"You know once it gets contagious in a city and you get a positive attitude throughout the city, then it transfers to the sports teams. So we want to be known as a city of champions, before the end of the year hopefully."

Baker has a reputation for bringing out the best in his teams, especially managing star players. He managed the San Francisco Giants for ten seasons before moving on to the Chicago Cubs, a team he managed for four seasons.

He's never won a World Series, but has taken a team to Game 7. He also finished third for the 2016 National League Manager of the Year award.

So, what are Baker’s steps for the Nationals to get that ultimate prize? A simple formula, really.

"I think that we’ve got to stay healthy, number one. We’re trying to fill the holes that we need to fill, and we’ve got to play," he said. "You know last year we were very close, we were one hit away or one play away or one pitch away from going to the next round against the Cubs."

While he says he came to win Washington a championship, he's also enjoying his time in the city. 

"I love D.C. Before that, San Francisco was my favorite town; that’s my home. But I tell you, D.C. is definitely in the running," he said. "I thought San Francisco had the best seafood, but man, you guys have the best seafood I think in the world."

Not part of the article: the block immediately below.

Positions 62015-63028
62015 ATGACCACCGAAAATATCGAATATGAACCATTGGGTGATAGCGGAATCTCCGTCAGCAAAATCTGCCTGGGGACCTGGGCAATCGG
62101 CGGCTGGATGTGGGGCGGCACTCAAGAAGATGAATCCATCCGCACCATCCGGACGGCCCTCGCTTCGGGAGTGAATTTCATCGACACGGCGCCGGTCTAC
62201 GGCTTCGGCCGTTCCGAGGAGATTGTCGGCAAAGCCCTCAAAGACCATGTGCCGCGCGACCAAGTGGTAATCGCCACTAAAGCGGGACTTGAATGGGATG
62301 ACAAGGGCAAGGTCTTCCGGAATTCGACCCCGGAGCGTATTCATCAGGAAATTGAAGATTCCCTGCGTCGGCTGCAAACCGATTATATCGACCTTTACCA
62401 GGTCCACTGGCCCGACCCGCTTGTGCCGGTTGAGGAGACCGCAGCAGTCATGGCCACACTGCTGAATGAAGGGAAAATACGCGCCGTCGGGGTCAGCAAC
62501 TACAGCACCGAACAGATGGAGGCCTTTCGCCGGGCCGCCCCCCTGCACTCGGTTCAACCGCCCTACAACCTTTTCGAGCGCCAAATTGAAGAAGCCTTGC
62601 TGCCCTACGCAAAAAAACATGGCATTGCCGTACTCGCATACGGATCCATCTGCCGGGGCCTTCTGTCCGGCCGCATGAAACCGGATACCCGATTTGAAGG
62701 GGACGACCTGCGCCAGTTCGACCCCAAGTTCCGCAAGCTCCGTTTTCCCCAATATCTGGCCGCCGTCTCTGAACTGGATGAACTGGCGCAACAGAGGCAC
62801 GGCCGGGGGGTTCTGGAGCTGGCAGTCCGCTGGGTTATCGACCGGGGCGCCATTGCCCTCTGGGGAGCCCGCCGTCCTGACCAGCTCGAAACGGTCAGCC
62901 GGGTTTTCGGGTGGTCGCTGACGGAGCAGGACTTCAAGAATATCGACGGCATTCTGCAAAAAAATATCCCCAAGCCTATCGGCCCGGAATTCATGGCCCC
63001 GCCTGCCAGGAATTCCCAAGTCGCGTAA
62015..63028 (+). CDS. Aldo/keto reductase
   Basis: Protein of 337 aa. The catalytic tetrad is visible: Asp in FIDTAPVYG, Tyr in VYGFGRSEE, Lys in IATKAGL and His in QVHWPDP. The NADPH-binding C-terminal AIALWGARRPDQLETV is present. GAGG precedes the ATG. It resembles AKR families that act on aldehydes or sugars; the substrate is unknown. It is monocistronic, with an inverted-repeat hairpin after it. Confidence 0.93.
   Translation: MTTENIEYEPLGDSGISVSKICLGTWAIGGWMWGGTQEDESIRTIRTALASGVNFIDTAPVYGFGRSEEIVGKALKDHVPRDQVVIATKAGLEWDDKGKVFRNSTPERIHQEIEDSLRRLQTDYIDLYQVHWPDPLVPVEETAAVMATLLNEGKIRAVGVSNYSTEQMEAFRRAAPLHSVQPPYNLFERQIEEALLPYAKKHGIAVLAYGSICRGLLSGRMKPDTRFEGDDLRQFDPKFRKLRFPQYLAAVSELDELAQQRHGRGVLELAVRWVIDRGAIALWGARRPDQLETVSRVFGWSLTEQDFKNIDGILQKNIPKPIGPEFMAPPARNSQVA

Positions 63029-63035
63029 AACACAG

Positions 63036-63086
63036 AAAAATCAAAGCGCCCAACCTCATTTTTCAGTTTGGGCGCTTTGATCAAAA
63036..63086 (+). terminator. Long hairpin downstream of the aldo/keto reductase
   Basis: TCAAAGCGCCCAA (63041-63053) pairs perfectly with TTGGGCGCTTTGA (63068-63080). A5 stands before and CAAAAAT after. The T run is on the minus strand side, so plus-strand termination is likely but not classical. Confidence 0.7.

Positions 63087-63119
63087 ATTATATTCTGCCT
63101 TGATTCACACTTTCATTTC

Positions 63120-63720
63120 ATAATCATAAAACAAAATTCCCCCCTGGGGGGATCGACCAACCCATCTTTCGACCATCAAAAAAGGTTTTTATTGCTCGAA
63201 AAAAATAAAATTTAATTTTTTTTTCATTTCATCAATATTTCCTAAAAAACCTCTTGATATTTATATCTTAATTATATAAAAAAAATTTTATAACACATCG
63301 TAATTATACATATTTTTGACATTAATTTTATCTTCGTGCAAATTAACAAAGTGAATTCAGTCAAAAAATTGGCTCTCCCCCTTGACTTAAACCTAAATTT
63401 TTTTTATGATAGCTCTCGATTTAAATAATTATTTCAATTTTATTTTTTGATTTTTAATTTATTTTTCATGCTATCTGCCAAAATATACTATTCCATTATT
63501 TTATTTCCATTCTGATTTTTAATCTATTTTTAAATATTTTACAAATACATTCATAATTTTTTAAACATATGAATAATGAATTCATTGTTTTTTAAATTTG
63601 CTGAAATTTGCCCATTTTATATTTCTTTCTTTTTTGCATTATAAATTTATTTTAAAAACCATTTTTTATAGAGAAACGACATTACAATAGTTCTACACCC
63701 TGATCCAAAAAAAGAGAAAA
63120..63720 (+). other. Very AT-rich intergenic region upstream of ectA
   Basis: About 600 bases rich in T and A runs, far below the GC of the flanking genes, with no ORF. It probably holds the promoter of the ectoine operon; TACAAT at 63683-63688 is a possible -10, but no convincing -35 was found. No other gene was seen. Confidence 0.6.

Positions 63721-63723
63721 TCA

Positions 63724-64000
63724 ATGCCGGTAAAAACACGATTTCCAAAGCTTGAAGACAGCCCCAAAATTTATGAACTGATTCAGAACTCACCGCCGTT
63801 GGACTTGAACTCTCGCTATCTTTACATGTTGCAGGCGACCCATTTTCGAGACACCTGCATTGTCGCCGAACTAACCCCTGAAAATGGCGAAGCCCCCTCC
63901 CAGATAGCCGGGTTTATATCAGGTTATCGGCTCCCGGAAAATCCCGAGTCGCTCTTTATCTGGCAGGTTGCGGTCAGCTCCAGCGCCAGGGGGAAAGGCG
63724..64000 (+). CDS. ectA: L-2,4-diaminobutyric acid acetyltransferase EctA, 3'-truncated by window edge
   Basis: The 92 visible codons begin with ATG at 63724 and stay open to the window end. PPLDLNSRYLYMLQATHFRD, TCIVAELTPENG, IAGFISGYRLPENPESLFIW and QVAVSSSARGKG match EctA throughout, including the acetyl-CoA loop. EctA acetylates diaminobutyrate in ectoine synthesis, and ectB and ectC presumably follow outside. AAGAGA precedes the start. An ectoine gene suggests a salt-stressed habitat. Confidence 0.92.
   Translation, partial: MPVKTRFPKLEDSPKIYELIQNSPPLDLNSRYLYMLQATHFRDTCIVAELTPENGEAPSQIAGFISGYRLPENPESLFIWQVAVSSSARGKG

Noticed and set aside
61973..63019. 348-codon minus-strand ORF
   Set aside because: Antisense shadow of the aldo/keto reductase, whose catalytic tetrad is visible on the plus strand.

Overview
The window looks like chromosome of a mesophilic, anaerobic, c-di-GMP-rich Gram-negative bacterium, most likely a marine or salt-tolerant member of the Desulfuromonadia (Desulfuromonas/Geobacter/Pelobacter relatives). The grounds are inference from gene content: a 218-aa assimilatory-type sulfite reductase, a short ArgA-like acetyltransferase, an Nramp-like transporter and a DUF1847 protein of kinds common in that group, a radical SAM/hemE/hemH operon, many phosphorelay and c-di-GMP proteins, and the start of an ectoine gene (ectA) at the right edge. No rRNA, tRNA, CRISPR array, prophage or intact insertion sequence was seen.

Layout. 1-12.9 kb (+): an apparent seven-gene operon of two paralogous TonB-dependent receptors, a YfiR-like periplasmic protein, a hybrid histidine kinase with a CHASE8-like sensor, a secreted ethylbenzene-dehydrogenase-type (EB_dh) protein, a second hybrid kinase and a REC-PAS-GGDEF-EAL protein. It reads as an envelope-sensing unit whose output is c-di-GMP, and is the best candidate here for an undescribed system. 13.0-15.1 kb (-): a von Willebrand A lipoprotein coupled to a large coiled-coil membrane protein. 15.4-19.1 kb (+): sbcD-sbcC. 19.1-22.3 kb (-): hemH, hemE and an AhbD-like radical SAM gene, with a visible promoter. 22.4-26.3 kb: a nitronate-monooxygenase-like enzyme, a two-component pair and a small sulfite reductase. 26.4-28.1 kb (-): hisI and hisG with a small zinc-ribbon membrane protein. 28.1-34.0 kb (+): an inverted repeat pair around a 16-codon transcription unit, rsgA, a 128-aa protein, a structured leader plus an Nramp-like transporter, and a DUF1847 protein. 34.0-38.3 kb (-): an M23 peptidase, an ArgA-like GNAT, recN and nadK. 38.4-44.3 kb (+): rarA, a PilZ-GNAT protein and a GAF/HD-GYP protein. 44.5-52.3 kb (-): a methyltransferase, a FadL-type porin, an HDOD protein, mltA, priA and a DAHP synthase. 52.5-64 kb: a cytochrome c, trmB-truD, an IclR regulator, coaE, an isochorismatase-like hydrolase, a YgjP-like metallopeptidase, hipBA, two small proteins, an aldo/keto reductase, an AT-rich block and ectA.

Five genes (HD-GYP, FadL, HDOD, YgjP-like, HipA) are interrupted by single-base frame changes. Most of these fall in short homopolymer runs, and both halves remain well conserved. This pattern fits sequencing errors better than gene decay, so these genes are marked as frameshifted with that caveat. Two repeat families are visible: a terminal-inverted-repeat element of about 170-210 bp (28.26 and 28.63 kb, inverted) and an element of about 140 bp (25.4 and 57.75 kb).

Thanks, Dusty!

The Nationals play their first spring training game against the New York mets on Saturday.

RELATED: NATIONALS REGULAR SEASON SCHEDULE

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Former Nationals outfielder admits to drinking vodka before MLB games

Former Nationals outfielder admits to drinking vodka before MLB games

When it comes to sports, we sometimes forget that the athletes we look up to are just normal people. Normal people who have a lot to prove to millions of people on a weekly basis. Former Nationals outfielder Rick Ankiel has discussed one of his human moments in an interview with 590 The Fan in St. Louis.

Ankiel admitted to drinking vodka during his plight as a pitcher. He referenced his first two starts of the 2001 season, in particular against the Arizona Diamondbacks where he allowed his anxiety to give in to alcohol to soothe him. In the previous postseason, he became the first pitcher since 1980 to throw five wild pitches in a single inning. 

It may have worked for a couple of games but Ankiel eventually realized it was only making matters worse.

Ankiel began playing in Majors at the age of 19, and has had a fluctuating career through six teams. All the while, he has kept a “never give up” mentality.

Why the sudden need to vent? Ankiel is getting up close and personal with his upcoming book, “The Phenomenon: Pressure, the Yips, and the Pitch that Changed my Life” which is co-written by sports writer Tim Brown. The book will be released on April 18.